|       33|  684| 191|
|       34|  643| 243|
|       35|  659| 217|
|       36|  635| 263|
only showing top 20 rows

You can see no people have revenue above 50k when they are young.

9). Drop column

There are two intuitive API to drop columns:

  • drop(): Drop a column
  • dropna(): Drop NA's

Below you drop the column education_num



10). Filter data

You can use filter() to apply descriptive statistics in a subset of data. For instance, you can count the number of people above 40-year-old - df.filter(df.age > 40).count() 13443

11). Descriptive statistics by group

You can group data by group and compute statistical operations like the mean.



10). Filter data
You can use filter() to apply descriptive statistics in a subset of data. For instance, you can count the number of people above 40-year-old
df.filter(df.age > 40).count() 13443

11). Descriptive statistics by group

You can group data by group and compute statistical operations like the mean.

df.groupby('marital').agg({'capital_gain': 'mean'}).show() +--------------------+------------------+ | marital| avg(capital_gain)| +--------------------+------------------+ | Separated| 535.5687804878049| | Never-married|376.58831788823363| |Married-spouse-ab...| 653.9832535885167| | Divorced| 728.4148098131893| | Widowed| 571.0715005035247| | Married-AF-spouse| 432.6521739130435| | Married-civ-spouse|1764.8595085470085| +--------------------+------------------+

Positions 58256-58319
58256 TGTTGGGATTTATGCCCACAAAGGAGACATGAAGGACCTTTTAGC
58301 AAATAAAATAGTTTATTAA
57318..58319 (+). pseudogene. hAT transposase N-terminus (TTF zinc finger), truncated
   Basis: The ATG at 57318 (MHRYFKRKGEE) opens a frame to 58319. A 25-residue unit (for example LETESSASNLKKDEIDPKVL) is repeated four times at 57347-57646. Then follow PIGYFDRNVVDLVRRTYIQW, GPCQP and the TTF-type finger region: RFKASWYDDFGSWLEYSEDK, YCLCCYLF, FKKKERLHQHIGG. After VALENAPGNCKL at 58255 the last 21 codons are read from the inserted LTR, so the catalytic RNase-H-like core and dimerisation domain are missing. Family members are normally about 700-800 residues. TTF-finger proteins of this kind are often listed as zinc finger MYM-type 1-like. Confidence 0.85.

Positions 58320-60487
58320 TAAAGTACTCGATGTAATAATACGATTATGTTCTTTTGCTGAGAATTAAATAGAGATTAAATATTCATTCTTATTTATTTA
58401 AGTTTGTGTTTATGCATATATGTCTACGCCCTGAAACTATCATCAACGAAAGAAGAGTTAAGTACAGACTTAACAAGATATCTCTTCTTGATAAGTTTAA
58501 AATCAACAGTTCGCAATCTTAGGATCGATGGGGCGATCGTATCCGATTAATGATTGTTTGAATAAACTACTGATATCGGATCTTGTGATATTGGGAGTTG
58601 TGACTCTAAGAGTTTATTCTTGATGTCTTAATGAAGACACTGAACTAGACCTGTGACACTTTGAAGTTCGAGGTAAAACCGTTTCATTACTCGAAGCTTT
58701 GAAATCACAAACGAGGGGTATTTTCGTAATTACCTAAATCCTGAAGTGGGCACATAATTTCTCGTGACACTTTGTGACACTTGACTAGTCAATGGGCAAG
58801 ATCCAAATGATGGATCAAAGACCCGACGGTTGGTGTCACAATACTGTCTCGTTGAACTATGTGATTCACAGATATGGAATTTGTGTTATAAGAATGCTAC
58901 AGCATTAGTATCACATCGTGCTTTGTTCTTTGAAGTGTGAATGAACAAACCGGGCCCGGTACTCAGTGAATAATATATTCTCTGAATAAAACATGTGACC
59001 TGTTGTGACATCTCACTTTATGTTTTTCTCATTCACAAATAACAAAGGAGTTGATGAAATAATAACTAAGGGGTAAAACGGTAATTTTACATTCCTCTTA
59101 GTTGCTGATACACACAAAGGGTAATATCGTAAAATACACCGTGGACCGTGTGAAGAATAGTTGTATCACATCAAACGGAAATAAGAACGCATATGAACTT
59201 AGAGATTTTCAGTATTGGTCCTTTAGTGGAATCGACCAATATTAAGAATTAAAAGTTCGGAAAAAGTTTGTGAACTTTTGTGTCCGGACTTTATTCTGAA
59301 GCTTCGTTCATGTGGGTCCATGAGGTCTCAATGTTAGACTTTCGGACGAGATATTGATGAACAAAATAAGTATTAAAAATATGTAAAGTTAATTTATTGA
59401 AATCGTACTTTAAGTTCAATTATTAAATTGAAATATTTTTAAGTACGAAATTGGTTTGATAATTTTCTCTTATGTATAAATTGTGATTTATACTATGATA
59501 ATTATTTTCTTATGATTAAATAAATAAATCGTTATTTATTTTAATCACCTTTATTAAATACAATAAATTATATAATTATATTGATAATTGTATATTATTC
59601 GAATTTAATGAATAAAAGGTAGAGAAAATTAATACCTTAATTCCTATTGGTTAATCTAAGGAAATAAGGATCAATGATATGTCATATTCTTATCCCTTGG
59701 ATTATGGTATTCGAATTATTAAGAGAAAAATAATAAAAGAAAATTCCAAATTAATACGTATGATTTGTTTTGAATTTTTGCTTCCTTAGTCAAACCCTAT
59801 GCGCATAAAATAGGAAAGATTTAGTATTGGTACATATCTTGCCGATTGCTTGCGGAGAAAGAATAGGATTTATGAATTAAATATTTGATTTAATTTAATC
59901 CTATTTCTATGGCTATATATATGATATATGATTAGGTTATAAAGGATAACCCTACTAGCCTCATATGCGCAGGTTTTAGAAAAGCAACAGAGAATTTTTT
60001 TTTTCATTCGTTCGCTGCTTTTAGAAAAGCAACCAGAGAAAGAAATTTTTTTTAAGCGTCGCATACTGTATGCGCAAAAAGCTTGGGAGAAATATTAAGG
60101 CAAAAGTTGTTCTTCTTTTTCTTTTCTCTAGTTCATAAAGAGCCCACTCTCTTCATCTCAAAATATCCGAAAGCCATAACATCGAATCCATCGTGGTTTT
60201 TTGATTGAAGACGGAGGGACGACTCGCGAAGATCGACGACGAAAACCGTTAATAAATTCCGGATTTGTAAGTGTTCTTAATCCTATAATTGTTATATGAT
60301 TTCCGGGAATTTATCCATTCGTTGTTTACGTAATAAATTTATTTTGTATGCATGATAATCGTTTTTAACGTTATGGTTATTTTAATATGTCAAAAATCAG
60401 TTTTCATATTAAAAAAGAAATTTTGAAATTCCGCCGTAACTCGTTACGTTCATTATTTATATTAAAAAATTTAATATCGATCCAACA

Transformation and Actions in Apache Spark

  • Spark Transformations
    • map()
    • flatMap()
    • filter()
    • sample()
    • union()
    • intersection()
    • distinct()
    • join()
  • Spark Actions
    • reduce()
    • collect()
    • count()
    • first()
    • takeSample(withReplacement, num, [seed])

Final Words

With this blog, we want to conclude that Apache Spark has so many use cases in various sectors. You can collaborate PySpark with Data Science, AWS, or Big Data to get most of its benefit as per your requirement. Concatenation of Python with Spark is amazing. Python is easy to learn and also collaborating Python with Spark framework, will help you in building blocks and operations of Spark using different technologies. In short, PySpark is truly a gift from Apache Spark’s community. Utilize this boon to get yourself into the latest trends of technology. Happy Learning!